Can Islam Learn from World Religions?
We were once asked “What lessons can Muslims learn from the challenges faced by scholars and experts in other religions such as Judaism, Hinduism and Christianity?”
As a response to this question, we say: there is potential for us to benefit from those religions and there is no objection to doing so. This would require certain things including: studying these challenges and the means of facing them; adopting those solutions which conform to the doctrines of Islam as well as to local and national circumstances; and benefiting from certain other solutions after adapting them. The most important thing, though, is studying these challenges in a wide-ranging, profound and scholarly manner, which is what the University of al-Azhar is engaged in today.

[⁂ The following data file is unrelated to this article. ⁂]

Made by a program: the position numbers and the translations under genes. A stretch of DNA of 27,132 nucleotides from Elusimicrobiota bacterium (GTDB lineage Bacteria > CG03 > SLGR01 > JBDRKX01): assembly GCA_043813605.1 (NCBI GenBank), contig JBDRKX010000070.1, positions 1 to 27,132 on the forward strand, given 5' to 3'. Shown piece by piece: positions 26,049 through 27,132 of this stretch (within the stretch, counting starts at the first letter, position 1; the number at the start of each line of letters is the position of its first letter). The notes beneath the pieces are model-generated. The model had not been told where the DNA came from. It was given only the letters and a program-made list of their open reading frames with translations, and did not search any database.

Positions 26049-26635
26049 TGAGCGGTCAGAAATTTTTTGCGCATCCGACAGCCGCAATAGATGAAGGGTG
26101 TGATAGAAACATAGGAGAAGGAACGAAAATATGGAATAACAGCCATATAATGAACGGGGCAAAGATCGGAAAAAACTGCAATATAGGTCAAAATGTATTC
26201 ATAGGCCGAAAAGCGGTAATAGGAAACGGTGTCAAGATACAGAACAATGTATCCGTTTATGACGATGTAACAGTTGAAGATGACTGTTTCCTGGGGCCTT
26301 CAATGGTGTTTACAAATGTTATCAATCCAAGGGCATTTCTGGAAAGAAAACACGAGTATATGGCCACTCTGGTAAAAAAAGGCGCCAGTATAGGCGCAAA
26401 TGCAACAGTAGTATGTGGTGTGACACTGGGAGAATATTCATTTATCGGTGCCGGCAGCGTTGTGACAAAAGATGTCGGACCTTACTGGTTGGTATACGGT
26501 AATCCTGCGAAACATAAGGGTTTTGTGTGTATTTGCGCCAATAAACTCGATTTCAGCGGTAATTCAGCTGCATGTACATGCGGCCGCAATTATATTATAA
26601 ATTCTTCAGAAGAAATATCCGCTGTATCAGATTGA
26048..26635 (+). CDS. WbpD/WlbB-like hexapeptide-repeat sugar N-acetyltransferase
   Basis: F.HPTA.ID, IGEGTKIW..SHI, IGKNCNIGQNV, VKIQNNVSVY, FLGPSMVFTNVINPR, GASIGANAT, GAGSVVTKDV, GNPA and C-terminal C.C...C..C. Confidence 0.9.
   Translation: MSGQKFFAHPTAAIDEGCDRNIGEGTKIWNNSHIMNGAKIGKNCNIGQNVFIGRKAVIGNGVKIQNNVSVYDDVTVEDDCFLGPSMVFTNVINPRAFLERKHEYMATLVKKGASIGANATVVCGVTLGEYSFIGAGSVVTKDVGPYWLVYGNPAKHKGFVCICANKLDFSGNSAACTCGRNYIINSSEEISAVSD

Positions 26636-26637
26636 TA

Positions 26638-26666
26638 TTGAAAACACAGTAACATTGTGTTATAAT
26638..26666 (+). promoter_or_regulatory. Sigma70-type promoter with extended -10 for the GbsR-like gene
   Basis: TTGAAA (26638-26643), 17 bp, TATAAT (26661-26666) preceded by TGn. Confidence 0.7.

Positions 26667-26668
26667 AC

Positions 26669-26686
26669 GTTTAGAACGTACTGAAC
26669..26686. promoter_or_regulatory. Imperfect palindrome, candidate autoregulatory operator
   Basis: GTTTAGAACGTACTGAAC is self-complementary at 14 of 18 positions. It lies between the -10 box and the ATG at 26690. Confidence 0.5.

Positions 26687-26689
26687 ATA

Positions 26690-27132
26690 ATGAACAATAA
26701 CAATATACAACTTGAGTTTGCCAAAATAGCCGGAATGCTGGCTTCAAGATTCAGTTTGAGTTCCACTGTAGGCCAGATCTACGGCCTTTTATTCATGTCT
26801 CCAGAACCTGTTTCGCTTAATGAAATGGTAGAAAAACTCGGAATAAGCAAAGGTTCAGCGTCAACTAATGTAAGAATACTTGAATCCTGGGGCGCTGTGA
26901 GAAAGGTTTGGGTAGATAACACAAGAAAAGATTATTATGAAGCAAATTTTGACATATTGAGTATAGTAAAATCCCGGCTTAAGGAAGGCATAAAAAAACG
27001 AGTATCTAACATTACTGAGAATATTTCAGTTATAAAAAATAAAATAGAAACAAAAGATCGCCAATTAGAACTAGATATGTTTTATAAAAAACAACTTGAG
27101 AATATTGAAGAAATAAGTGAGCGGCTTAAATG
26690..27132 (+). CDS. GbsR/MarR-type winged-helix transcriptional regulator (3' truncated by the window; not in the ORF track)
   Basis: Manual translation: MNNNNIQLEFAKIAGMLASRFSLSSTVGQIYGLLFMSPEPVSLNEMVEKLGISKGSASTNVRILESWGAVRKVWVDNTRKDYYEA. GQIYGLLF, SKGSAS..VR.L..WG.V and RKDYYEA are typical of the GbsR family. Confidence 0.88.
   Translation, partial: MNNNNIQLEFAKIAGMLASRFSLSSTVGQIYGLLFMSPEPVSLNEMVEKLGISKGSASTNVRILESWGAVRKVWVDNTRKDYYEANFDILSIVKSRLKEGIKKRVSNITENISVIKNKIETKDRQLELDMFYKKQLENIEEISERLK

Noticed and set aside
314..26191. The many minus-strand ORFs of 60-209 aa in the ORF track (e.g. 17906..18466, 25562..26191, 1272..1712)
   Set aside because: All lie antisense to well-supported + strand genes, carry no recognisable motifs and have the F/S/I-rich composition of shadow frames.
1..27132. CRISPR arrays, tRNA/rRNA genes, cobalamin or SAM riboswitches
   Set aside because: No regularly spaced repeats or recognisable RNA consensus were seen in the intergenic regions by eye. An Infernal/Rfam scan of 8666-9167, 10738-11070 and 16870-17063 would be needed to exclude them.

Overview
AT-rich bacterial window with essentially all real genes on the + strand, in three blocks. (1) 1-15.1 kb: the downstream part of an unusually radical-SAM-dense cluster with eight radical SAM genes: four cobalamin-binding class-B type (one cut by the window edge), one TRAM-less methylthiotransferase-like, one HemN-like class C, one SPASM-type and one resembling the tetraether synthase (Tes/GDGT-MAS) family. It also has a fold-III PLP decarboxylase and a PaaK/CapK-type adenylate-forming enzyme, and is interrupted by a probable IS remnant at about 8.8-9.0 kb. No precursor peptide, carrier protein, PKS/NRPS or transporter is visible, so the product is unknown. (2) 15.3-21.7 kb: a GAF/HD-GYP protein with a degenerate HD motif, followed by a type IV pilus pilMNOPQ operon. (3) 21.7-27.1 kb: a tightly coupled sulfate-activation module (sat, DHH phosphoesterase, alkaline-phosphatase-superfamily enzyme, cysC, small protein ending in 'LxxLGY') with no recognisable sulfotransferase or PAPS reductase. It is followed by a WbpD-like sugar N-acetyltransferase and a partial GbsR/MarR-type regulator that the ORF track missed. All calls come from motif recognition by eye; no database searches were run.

I believe our knowledge in this regard is still poor. Acquainting ourselves with other religions, especially those of non-Middle Eastern origin, remains elusive.
There is in fact but a single study in the Arabic language on Buddhism. There is not even an Arabic translation of the Hindu Vedas or of the Encyclopaedia of Religion and Ethics which was printed in English in 1912.
This is doubtless urgently needed today following the unprecedented manner in which the world has opened up to become like a single village. There is a certain prevalent attitude that might have been suitable and correct in the past, which is that there is no need for a Muslim to be informed of that mass of religious doctrines that apparently contradicts Islam, but it has now become a present-day obligation not only in order to defend Islam itself but to be able to better act on its message. And for every moment there is a duty.